Chennai: Dravida Munnetra Kazhagam (DMK) working president M.K Stalin on Wednesday wrote to chief ministers of non-Bharatiya Janata Party (BJP) ruled states, urging them to join him in demanding immediate modifications to the “un-democratic and biased Terms of Reference (ToR)" for the 15th finance commission.
Stating that certain elements of the ToR will affect the “very fabric of equitable and just devolution of central tax revenues to the states," Stalin who had already raised concerns about the ToR in February, said: “It may not be an overstatement to suggest that the fiscal autonomy of many states could be reduced to that of municipalities due to ill-conceived ToR."
He added that announcement of ToR without consultation with states not only contradicts the principles of federalism, but biases any likely outcome in favour of certain states at the expense of others.
Stalin’s views on federalism and state autonomy reflect the concerns of Karnataka chief minister Siddaramaiah and his Andhra Pradesh counterpart Chandrababu Naidu who, in the last few days, have criticized the central government for taxing the south to spend in the north.
Highlighting the need for flexible federalism and why the “one-size-fits-all model cannot deliver the desired outcomes for a diverse nation," founder of Lok Satta movement Jayaprakash Narayan in a recent Mint column argued that many of India’s states are larger than 90% of nations on earth and there is a need to allow states to conceive their own models of governance and bureaucracy, but with safeguards to preserve national unity.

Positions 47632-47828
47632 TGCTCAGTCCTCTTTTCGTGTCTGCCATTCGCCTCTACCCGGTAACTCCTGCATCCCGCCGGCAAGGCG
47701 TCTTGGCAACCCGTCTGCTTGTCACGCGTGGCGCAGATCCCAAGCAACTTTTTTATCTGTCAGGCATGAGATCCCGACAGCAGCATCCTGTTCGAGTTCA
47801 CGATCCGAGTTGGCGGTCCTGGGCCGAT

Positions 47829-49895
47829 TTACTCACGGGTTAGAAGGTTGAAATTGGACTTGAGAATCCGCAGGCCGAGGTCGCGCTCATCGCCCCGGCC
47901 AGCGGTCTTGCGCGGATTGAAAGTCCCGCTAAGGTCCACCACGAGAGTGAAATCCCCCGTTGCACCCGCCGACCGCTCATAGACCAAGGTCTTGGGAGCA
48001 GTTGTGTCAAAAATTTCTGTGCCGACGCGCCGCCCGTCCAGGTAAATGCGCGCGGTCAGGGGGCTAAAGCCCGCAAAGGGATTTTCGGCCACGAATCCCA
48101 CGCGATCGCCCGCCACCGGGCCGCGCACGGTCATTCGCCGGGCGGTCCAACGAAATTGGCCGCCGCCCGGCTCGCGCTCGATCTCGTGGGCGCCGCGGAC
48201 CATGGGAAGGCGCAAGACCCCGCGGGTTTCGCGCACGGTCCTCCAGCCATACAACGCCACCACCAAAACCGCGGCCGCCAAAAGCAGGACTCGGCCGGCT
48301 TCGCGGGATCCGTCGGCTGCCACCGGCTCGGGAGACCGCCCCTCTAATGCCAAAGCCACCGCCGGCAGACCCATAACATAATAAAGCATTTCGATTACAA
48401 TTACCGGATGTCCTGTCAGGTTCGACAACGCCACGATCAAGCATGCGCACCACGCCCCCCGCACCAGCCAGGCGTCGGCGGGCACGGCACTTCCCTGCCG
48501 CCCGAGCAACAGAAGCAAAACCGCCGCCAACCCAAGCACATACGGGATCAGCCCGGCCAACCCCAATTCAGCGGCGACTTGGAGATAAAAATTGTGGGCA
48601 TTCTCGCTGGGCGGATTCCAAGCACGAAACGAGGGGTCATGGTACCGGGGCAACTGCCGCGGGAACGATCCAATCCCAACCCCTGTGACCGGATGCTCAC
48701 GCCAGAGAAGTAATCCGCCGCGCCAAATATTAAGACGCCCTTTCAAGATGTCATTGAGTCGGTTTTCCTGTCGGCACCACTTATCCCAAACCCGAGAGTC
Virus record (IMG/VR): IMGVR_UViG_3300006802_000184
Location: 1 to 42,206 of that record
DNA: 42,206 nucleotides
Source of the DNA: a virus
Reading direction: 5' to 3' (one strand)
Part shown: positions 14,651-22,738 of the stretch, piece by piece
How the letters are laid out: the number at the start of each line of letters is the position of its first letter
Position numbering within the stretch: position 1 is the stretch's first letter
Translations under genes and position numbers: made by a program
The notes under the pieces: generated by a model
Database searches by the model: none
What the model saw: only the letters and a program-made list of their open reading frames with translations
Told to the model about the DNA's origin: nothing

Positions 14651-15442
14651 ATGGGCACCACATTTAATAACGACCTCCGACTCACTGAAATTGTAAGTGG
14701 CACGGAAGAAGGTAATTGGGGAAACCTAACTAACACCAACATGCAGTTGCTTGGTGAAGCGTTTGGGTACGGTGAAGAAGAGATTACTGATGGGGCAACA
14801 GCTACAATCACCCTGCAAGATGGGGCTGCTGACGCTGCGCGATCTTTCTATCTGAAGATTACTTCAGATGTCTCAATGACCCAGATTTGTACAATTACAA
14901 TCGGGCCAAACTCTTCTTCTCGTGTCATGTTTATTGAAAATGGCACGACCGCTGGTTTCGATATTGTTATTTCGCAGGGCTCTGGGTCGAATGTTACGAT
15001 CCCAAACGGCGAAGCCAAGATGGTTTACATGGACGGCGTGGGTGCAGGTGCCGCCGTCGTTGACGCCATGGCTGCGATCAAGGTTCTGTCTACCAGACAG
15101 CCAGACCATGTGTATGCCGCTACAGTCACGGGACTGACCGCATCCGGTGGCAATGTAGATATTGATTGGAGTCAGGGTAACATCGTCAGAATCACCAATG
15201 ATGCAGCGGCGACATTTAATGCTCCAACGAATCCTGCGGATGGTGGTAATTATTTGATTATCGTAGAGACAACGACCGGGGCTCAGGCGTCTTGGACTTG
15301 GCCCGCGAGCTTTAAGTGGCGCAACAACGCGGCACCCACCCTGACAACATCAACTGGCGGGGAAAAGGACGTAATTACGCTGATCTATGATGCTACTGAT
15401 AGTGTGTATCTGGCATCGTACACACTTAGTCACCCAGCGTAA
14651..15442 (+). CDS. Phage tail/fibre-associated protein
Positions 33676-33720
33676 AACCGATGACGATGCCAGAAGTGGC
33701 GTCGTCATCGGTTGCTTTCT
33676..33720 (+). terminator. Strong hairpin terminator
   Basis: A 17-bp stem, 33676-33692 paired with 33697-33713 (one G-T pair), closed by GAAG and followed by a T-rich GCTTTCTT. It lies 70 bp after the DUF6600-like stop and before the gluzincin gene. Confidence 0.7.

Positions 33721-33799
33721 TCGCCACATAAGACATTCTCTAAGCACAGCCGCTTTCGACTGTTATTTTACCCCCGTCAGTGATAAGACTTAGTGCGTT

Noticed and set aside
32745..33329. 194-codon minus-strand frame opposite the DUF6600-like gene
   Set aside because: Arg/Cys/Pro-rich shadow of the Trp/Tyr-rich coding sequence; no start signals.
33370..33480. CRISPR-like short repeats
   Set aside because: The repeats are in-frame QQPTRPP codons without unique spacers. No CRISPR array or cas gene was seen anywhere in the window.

Also read: Re-imagining federalism to fulfil India’s potential
In the wake of this assertion for greater autonomy for states, it has become important to revisit Tamil Nadu’s long history of advocating federalism.
Almost half a century ago, the DMK in its conference at Trichy in February 1970, floated one of its most popular slogans “Maanilathile Suyatchi, Mathiyile Kootatchi" (Autonomy for states; federalism at the centre), in an attempt to continue the party founder C.N. Annadurai’s demand to restructure centre-state relations.
Anna, who championed the idea of federalism and staunchly resisted any attempt that infringed the state’s prerogatives and emphasized the need to amend the Constitution, argued that an ideal centre is the one which left sufficient powers to the states and kept just enough power to itself to protect the integrity and sovereignty of the country.
In 1974— about 14 years before the union government’s Sarkaria Commission studied the centre-state relations, the DMK government under Karunanidhi passed a resolution in the Tamil Nadu assembly on state autonomy based on the recommendations of the Rajamannar Committee. It urged the centre to make “immediate changes in the constitution of India to establish a truly federal set-up with full state autonomy."
The All India Anna Dravida Munnetra Kazhagam (AIADMK), which broke away from the DMK also continued to raise voice against anything that breached state’s autonomy.
In her last public address before she died in December 2016, former CM J. Jayaylalithaa who constantly opposed the Goods and Services Tax (GST) claiming it would impact the fiscal autonomy, stressed that the country’s true freedom was in economic freedom, during her independence day speech.
But, why is advocacy for federalism back in vogue?
Said writer-translator Aazhi Senthilnathan, “Over the years, there is a sense that the rights of the states are getting more centralized. Now, under the BJP, centralization is getting converted into unitization. And, that is where the problem arises. Any attempt to tamper the basic identity will be problematic."
Senthilnathan added that the southern states have become “aspirational economies and it is of prime importance to address it."